Young Latinos Form ‘Fuerzas Culturales’, Cedar Rapids’ First Folk Ballet Group
Young dancers watch their teachers perform a series of dances July 13 during a traditional Folkloric dance rehearsal at the Northwest Recreation Center in Cedar Rapids, Iowa. (Geoff Stellfox/The Gazette)
Dance teacher Nallely Sanchez performs July 13 for her students during a folk dance rehearsal at the Cedar Rapids Northwest Recreation Center. (Geoff Stellfox/The Gazette)
Rodrigo Sanchez puts a hat back on his student Osvaldo Lagunas’ head after he fell during a Folklórico dance rehearsal July 13 at the Northwest Recreation Center in Cedar Rapids. (Geoff Stellfox/The Gazette)
Dance teacher Nallely Sanchez performs for her students July 13 during a Folklórico dance rehearsal Wednesday at the Northwest Recreation Center in Cedar Rapids. (Geoff Stellfox/The Gazette)
Instructor Cynthia Salgado teaches student Jessica Cedillo the proper hand movements during a Folklórico dance rehearsal July 13 at the Northwest Recreation Center in Cedar Rapids. (Geoff Stellfox/The Gazette)
Dancer Iveth Zapot-Sanchez performs one last dance with her troupe before the end of a Folklórico dance rehearsal July 13 at the Northwest Recreation Center in Cedar Rapids. (Geoff Stellfox/The Gazette)
Dancers Iveth Zapot-Sanchez (right), Keely Hernandez (center) and Itzel Villanueva practice moving their dresses to the beat during a Folklórico dance rehearsal July 13 at the Northwestern Recreation Center in Cedar Rapids . (Geoff Stellfox/The Gazette)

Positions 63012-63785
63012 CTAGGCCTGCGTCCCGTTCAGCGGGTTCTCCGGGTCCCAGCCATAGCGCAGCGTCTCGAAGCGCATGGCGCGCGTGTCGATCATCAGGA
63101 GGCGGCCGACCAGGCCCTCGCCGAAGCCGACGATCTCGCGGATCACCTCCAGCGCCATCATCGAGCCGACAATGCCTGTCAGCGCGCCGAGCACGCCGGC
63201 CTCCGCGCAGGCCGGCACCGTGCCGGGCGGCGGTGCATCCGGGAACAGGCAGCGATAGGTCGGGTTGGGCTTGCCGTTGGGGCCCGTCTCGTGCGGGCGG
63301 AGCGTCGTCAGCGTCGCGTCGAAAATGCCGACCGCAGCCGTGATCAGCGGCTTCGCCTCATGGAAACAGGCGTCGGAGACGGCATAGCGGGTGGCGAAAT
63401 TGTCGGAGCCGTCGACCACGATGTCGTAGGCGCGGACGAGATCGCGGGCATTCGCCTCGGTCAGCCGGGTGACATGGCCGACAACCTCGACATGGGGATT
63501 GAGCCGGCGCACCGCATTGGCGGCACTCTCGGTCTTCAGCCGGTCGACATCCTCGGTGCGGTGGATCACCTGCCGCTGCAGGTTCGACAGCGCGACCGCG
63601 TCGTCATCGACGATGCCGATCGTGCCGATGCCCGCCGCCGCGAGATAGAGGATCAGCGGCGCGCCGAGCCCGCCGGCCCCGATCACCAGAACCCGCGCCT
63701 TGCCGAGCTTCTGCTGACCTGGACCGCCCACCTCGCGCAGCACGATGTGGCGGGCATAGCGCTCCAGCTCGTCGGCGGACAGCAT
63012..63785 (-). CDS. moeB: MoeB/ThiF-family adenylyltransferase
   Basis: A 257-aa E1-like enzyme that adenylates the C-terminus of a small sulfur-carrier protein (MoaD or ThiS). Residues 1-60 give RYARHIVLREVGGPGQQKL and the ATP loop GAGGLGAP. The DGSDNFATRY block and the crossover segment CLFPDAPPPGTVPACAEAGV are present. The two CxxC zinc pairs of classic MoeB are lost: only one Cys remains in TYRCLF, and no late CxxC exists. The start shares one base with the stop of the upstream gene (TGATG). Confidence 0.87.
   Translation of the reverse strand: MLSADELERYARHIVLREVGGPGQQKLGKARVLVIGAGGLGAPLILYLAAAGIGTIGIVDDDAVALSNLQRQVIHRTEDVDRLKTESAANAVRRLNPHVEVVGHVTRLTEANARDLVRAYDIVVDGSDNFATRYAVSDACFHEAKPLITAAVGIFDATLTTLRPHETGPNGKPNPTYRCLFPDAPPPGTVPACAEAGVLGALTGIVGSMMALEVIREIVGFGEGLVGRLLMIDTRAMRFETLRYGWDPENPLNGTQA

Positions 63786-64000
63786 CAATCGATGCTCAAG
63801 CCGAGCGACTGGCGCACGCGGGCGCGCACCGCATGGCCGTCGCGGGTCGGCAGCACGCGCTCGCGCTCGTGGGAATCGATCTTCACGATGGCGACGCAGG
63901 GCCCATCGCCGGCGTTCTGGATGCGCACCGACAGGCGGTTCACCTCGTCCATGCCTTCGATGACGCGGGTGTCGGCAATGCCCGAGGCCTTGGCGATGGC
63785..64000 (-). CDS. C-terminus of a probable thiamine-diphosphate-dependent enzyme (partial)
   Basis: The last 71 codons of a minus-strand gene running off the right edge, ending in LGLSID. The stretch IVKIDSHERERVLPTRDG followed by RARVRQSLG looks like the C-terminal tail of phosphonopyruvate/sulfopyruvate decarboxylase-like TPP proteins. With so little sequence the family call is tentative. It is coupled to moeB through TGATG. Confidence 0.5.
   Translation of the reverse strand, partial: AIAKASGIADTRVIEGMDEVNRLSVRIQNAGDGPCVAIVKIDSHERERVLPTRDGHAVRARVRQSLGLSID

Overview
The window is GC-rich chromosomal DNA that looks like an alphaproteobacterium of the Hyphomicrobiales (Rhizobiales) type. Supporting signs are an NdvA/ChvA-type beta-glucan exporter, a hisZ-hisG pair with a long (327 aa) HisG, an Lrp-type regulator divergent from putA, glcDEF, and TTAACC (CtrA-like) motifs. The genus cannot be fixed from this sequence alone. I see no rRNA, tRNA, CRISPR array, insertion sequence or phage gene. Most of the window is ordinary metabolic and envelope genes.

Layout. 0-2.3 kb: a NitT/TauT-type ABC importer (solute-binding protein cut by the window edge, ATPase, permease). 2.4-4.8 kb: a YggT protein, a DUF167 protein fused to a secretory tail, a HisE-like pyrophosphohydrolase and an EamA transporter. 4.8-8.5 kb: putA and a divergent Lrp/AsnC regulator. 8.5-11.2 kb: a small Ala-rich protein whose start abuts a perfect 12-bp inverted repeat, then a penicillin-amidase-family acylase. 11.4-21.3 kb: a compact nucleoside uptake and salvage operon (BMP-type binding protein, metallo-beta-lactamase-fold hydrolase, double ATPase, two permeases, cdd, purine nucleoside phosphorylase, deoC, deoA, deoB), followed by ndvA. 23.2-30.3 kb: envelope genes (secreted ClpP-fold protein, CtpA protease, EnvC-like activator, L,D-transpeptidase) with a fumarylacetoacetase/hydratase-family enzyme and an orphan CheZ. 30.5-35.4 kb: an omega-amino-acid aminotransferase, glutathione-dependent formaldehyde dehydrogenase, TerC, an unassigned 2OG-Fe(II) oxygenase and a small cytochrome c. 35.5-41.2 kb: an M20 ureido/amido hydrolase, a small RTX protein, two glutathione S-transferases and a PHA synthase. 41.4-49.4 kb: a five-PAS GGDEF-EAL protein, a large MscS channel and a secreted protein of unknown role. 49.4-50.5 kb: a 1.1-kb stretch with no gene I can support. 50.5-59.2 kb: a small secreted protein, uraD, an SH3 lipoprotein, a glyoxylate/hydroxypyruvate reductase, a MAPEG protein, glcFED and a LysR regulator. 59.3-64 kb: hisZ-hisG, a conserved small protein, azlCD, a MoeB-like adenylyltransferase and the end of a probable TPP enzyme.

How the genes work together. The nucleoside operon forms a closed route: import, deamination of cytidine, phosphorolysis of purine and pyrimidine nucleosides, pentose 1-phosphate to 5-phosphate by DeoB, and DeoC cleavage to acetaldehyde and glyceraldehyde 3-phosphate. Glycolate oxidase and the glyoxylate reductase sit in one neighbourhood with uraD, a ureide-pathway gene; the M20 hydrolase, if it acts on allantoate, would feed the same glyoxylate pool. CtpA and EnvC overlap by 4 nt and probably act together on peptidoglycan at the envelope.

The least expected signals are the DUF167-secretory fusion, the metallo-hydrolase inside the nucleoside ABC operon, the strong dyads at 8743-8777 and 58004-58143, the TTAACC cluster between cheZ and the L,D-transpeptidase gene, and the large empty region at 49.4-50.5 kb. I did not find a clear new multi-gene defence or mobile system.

CEDAR RAPIDS – Donning black shirts and flowing cotton skirts, their hair pinned up in brightly colored traditional Mexican braids, a mostly female troupe slammed their dancing shoes on the wooden floors of the Northwest Recreation Center .
“Uno, back. Uno, back. Shelters, cerramos. Shelters, cerramos,” 21-year-old Nallely Sanchez asked them, motioning the young dance group to open and close their arms each time.
Their parents – mostly the mothers who had chosen their clothes and made their braids in shades of pink, blue, green and orange – gathered near the door to record their children’s dance practice.
Andrew Bribriesco, president of the local branch of the League of United Latin American Citizens, crouching down with a laptop in his hand, told a group on a Zoom call that the Ballet Folklórico troupe was training for its first performance public on September 18 at the Latino Festival at the McGrath Amphitheater.